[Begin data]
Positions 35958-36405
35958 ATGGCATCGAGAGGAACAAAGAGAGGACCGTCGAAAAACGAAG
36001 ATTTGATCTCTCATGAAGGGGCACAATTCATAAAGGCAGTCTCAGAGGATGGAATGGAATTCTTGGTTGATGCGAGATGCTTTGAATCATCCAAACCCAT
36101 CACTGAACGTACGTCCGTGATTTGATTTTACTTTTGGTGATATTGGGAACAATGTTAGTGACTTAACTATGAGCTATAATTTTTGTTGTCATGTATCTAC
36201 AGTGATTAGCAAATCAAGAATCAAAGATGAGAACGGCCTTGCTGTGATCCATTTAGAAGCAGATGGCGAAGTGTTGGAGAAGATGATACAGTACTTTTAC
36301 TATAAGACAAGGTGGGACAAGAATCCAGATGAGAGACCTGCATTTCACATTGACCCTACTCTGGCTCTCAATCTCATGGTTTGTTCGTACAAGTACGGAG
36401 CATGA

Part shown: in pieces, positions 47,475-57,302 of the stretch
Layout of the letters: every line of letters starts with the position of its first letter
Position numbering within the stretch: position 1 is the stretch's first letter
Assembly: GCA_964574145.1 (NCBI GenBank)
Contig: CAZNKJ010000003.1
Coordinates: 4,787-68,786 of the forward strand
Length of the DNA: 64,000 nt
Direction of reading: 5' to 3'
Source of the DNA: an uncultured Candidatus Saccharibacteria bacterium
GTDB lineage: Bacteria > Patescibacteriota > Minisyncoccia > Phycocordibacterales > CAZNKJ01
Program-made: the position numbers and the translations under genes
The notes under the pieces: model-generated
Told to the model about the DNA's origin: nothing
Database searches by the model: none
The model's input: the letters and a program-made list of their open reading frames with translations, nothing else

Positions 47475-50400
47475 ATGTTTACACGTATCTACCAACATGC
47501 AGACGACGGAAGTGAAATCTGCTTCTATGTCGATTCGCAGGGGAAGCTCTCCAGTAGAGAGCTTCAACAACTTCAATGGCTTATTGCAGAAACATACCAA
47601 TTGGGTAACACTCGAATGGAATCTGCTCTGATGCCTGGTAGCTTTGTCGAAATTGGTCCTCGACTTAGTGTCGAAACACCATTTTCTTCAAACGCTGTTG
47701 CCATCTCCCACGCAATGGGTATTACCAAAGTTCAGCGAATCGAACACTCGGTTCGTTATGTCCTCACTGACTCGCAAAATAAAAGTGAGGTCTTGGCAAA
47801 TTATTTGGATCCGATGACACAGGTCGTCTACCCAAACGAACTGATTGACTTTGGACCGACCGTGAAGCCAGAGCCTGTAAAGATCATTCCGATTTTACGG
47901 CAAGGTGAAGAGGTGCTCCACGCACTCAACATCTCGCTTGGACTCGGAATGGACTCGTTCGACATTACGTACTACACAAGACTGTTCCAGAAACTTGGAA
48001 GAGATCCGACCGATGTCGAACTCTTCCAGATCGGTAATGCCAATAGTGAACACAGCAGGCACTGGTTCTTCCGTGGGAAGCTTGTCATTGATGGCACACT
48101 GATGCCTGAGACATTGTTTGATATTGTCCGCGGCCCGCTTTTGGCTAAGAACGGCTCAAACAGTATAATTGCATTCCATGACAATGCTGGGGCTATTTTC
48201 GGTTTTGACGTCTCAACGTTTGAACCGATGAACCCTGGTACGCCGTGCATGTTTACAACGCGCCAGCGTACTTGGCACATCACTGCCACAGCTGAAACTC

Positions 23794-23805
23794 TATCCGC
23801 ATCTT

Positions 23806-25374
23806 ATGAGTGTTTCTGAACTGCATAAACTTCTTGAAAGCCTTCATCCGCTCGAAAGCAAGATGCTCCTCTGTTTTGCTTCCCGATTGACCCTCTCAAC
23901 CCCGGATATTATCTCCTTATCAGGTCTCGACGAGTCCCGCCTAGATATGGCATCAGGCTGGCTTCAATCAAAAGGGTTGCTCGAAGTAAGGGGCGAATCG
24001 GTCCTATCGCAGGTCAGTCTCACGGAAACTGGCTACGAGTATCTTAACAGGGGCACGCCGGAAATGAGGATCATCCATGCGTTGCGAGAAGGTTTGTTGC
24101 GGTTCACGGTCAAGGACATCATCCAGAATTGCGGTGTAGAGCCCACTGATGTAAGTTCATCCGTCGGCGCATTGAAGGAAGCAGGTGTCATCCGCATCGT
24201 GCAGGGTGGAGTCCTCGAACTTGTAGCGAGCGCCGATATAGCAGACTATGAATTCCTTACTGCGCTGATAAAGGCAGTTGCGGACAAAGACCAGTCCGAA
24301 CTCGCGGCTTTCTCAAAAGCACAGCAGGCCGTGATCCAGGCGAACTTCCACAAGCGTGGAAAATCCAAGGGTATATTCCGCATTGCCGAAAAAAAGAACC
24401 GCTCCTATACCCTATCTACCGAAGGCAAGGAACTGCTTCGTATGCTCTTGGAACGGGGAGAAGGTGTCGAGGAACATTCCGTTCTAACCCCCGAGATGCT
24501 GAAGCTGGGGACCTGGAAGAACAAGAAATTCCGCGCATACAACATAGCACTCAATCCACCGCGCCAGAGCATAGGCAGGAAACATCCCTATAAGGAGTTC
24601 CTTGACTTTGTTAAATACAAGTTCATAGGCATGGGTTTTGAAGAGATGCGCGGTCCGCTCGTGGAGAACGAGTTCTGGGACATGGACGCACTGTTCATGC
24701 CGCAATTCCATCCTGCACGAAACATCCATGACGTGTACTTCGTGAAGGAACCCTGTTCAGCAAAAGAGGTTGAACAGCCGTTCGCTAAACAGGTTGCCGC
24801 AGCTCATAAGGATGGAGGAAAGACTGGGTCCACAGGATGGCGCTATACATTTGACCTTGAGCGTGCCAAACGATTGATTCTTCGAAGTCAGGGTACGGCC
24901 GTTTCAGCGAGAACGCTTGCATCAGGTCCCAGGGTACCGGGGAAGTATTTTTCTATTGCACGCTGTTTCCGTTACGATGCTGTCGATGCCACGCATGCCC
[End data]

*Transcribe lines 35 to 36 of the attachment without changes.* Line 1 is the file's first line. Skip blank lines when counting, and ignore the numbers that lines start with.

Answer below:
23801 ATCTT

Positions 23806-25374